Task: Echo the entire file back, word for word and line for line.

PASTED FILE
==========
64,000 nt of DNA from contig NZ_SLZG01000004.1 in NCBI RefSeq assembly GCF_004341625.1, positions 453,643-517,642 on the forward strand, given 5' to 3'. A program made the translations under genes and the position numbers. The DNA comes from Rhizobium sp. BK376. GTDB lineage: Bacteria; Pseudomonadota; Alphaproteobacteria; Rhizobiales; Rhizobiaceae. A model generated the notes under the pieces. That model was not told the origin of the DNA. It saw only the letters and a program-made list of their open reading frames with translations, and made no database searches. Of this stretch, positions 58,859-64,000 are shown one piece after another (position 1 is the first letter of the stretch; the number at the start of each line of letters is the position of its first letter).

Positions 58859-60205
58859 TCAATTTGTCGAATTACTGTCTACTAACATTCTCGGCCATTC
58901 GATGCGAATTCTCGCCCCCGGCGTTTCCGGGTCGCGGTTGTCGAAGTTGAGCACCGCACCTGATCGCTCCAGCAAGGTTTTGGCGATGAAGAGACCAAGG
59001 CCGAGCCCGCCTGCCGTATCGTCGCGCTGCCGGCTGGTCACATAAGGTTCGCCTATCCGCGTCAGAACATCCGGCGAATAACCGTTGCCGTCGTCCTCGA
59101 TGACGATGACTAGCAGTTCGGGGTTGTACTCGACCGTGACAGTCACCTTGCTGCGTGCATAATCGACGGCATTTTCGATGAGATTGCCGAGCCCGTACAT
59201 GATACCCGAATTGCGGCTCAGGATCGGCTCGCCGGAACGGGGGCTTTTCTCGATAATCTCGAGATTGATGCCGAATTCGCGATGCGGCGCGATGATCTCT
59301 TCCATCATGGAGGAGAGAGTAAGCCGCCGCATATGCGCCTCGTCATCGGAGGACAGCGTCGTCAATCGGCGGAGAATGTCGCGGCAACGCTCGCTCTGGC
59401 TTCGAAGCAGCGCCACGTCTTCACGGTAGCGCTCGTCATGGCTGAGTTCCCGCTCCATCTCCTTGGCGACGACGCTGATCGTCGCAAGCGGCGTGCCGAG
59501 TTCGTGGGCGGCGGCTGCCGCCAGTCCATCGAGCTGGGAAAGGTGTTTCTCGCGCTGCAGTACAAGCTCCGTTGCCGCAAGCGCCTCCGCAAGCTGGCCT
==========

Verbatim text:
64,000 nt of DNA from contig NZ_SLZG01000004.1 in NCBI RefSeq assembly GCF_004341625.1, positions 453,643-517,642 on the forward strand, given 5' to 3'. A program made the translations under genes and the position numbers. The DNA comes from Rhizobium sp. BK376. GTDB lineage: Bacteria; Pseudomonadota; Alphaproteobacteria; Rhizobiales; Rhizobiaceae. A model generated the notes under the pieces. That model was not told the origin of the DNA. It saw only the letters and a program-made list of their open reading frames with translations, and made no database searches. Of this stretch, positions 58,859-64,000 are shown one piece after another (position 1 is the first letter of the stretch; the number at the start of each line of letters is the position of its first letter).

Positions 58859-60205
58859 TCAATTTGTCGAATTACTGTCTACTAACATTCTCGGCCATTC
58901 GATGCGAATTCTCGCCCCCGGCGTTTCCGGGTCGCGGTTGTCGAAGTTGAGCACCGCACCTGATCGCTCCAGCAAGGTTTTGGCGATGAAGAGACCAAGG
59001 CCGAGCCCGCCTGCCGTATCGTCGCGCTGCCGGCTGGTCACATAAGGTTCGCCTATCCGCGTCAGAACATCCGGCGAATAACCGTTGCCGTCGTCCTCGA
59101 TGACGATGACTAGCAGTTCGGGGTTGTACTCGACCGTGACAGTCACCTTGCTGCGTGCATAATCGACGGCATTTTCGATGAGATTGCCGAGCCCGTACAT
59201 GATACCCGAATTGCGGCTCAGGATCGGCTCGCCGGAACGGGGGCTTTTCTCGATAATCTCGAGATTGATGCCGAATTCGCGATGCGGCGCGATGATCTCT
59301 TCCATCATGGAGGAGAGAGTAAGCCGCCGCATATGCGCCTCGTCATCGGAGGACAGCGTCGTCAATCGGCGGAGAATGTCGCGGCAACGCTCGCTCTGGC
59401 TTCGAAGCAGCGCCACGTCTTCACGGTAGCGCTCGTCATGGCTGAGTTCCCGCTCCATCTCCTTGGCGACGACGCTGATCGTCGCAAGCGGCGTGCCGAG
59501 TTCGTGGGCGGCGGCTGCCGCCAGTCCATCGAGCTGGGAAAGGTGTTTCTCGCGCTGCAGTACAAGCTCCGTTGCCGCAAGCGCCTCCGCAAGCTGGCCT